polly the foul mouthed sourdough parrot

Biting, drinking and swearing, Polly the Parrot was worse behaved than some of the miners who frequented the bar at the Caribou Hotel in Carcross. Reportedly living to the age of 125, Polly had a long and unusual life.

Biting, drinking and swearing, Polly the Parrot was worse behaved than some of the miners who frequented the bar at the Caribou Hotel in Carcross.

Reportedly living to the age of 125, Polly had a long and unusual life.

According to one story, Polly belonged to a barber in Vancouver and then came to the Yukon with the stampeders and was brought over the Chilkoot Pass in 1898.

In the early 1900s, the bird came under the care of Captain James Alexander, who ran the Engineer Mine located on the shore of Tagish Lake east of Atlin, British Columbia.

In October 1918, Alexander and his wife left the bird behind while they went south for a visit.

Sadly, they did not make it to Vancouver. Both died when the ship on which they were travelling, the Princess Sophia, hit a reef while navigating the Lynn Canal and sank.

The ship was destroyed and all of its passengers were drowned.

Orphaned, Polly moved in to the Caribou Hotel in Carcross and quickly became its more distinctive resident.

From its perch in the hotel’s restaurant, Polly adopted the language and mannerisms of the hotel’s clientele.

Over more than 60 years of watching the miners belly up to the bar, the bird learned how to sing, bite, drink, spit and swear.

“By the time Dorothy (McLennan, the bird’s final owner) inherited the parrot, Polly’s habits included swearing and biting her customers, especially local gold miners,” according to the book Talking Tails: The Incredible Connection between People and their Pets, which featured a chapter on Polly’s story.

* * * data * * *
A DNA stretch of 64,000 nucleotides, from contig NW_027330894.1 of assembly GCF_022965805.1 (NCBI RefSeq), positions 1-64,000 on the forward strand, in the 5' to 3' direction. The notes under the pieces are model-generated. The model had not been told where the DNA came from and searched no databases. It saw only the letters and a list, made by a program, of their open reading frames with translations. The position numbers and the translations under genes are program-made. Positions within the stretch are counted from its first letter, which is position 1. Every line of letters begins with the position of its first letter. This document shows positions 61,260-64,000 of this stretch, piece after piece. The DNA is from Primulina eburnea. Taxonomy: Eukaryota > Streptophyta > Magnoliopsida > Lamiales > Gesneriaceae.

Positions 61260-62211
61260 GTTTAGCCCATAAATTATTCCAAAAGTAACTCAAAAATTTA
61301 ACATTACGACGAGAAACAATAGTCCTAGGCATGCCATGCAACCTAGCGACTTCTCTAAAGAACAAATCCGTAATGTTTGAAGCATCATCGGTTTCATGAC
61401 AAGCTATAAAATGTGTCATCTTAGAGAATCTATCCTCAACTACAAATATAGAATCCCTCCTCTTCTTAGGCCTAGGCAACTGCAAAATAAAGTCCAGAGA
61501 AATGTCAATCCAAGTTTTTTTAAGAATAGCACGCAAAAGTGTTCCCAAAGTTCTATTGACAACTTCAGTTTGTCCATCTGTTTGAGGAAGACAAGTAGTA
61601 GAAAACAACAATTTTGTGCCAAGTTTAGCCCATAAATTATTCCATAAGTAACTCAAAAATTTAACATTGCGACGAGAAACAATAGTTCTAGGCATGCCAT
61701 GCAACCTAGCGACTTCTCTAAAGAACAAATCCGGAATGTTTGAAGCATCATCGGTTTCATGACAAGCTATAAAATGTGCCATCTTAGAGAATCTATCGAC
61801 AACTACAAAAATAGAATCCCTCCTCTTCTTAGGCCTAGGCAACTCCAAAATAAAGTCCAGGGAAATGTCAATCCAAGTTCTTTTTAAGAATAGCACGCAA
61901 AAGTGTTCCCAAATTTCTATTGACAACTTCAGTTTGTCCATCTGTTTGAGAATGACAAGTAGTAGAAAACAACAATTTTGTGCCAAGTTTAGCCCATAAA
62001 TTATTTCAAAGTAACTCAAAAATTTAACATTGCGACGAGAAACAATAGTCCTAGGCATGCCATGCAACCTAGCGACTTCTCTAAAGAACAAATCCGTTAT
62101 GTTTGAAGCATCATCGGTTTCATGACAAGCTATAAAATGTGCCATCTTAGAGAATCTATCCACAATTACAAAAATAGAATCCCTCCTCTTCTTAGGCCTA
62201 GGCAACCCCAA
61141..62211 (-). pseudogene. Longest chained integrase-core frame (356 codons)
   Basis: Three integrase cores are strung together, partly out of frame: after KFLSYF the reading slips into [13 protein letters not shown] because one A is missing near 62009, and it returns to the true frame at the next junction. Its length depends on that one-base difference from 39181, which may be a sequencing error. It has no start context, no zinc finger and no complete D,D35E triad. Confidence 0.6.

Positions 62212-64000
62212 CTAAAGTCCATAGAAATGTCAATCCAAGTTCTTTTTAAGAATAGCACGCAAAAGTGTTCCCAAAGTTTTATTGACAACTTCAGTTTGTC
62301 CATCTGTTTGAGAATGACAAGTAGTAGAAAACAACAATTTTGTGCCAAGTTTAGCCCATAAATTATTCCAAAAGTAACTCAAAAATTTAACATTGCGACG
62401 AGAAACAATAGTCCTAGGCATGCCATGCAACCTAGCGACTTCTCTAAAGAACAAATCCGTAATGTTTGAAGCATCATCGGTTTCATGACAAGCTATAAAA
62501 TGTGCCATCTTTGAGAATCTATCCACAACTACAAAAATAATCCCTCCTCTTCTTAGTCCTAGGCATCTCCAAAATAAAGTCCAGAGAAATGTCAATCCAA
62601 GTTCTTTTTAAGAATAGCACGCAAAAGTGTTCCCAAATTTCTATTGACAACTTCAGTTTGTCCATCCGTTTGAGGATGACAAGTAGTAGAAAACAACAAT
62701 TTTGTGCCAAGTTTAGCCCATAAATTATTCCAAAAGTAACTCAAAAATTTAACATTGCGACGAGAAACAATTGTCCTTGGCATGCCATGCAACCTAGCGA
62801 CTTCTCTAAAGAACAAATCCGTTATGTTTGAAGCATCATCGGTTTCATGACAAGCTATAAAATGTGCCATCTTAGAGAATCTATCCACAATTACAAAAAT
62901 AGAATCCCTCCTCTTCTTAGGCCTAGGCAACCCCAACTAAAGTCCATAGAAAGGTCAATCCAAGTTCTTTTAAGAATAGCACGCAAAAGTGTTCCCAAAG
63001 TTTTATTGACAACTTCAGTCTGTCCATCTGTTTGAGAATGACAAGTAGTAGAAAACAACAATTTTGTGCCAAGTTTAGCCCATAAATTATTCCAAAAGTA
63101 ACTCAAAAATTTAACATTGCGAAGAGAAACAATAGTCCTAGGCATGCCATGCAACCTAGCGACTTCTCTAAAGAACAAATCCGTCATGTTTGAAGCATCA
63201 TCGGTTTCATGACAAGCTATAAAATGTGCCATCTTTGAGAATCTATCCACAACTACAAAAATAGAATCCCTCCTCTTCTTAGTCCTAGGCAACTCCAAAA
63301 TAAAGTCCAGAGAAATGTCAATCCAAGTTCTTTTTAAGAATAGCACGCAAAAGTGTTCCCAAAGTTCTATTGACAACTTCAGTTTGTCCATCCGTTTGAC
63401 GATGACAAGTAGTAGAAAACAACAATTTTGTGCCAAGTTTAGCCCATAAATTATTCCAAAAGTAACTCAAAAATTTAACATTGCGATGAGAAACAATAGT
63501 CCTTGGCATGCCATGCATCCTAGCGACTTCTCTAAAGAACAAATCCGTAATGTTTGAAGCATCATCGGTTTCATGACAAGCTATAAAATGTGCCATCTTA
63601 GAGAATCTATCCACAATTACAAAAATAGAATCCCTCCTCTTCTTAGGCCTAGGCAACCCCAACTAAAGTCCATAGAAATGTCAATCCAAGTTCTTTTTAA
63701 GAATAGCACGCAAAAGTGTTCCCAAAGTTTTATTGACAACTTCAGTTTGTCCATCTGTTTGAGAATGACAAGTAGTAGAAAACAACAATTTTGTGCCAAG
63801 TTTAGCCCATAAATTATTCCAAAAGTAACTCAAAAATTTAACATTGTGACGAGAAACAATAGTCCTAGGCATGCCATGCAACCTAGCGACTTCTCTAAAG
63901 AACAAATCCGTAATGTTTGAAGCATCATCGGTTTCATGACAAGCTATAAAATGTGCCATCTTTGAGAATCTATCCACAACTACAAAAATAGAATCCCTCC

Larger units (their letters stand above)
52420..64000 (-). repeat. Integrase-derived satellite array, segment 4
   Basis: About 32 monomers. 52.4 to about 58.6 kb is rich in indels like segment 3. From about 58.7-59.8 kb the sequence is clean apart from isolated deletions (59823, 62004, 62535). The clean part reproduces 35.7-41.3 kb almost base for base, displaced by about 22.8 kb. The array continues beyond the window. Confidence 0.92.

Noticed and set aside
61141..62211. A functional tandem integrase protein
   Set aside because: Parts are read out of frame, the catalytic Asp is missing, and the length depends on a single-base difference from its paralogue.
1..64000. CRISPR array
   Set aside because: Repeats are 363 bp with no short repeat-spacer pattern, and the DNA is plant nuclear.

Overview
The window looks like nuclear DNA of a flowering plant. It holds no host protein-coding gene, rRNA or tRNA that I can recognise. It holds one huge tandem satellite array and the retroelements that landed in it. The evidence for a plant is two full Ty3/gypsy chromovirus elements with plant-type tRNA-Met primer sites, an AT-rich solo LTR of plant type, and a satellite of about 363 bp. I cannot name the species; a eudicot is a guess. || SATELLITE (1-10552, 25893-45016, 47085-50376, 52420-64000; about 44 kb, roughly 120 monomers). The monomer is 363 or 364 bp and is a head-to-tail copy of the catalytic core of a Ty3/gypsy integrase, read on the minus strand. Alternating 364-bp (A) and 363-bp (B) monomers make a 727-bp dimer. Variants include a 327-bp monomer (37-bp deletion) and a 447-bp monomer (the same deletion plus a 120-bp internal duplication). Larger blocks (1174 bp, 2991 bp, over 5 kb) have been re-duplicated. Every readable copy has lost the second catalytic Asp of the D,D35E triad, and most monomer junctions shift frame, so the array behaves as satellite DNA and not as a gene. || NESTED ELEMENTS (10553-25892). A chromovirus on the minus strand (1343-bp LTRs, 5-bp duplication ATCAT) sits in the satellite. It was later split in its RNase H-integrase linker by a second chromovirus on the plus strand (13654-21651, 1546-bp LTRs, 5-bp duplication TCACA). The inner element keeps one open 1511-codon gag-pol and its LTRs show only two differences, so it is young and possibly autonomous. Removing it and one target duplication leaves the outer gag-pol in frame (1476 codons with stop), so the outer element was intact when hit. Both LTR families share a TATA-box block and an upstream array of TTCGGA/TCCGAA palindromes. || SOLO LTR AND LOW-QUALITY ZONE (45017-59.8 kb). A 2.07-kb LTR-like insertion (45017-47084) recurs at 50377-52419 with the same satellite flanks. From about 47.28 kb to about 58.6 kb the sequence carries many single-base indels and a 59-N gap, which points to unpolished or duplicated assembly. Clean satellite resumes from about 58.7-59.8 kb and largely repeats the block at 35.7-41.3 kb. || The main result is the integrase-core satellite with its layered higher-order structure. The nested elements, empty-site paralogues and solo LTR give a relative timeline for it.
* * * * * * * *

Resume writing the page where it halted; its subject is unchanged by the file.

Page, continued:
“The bird also belted back whiskey until he got so drunk he fell off his perch. Despite his wicked ways, Dorothy knew Polly loved kids – the parrot sang sweetly whenever children sat down for homemade pie in her restaurant.”

Polly’s unusual talents also earned it a dubious fame when a Canadian Press reporter turned up at the hotel in the 1970s.

“The world famous Carcross parrot is probably the oldest, meanest, ugliest, dirtiest bird north of the 60th parallel,” Dennis Bell wrote in an article called Parrot Reformed but Hates Everyone, which was heralded as a story of the year in 1972.

“He hates everybody. Which is understandable, because the damned old buzzard has resided within spitting distance of a beer parlour since 1919 and has had to endure 64 years of beer fumes, drunks who mash soggy crackers through the bars of his cage, and phantom, feather pluckers.”

After outliving many of its owners, Polly died in November 1972 and was buried in Carcross.

By that time, stories of this fantastic bird had been heard all over the world and the Caribou Hotel owners received letters, cards and phone calls from people offering their condolences. Some people even offered replacement parrots.

“A funeral train loaded with dignitaries rode out from Whitehorse on the White Pass railway. Johnny Johns, the famous hunting guide, performed the eulogy and sang some verses of I Love You Truly (one of Polly’s favourite songs), while beating on a skin drum,” wrote Sam Holloway in the Yukoner Magazine in 2004.

“With the service over, almost the entire population of Carcross, folks from all over the Yukon and elsewhere, went to the Caribou Hotel for drinks – many, many drinks.”

Polly’s gravestone, which was placed on the outskirts of the cemetery, reads: “Under this sod lies a sourdough parrot, / Its heart was gold, pure 14 carat. / Polly now can spread her wings / Leaving behind all earthly things. / She ranks in fame as our dear departed, / A just reward for being good hearted.”

A rubbing from Polly’s gravestone is featured in Matt Willes’ display of Yukon headstone rubbings showing in the MacBride Museum’s community cabinet until September.

This column is provided by the MacBride Museum of Yukon History. Each week it will explore a different morsel of Yukon’s modern history. For more information, or to comment on anything in this column e-mail lchalykoff@macbridemuseum.com.

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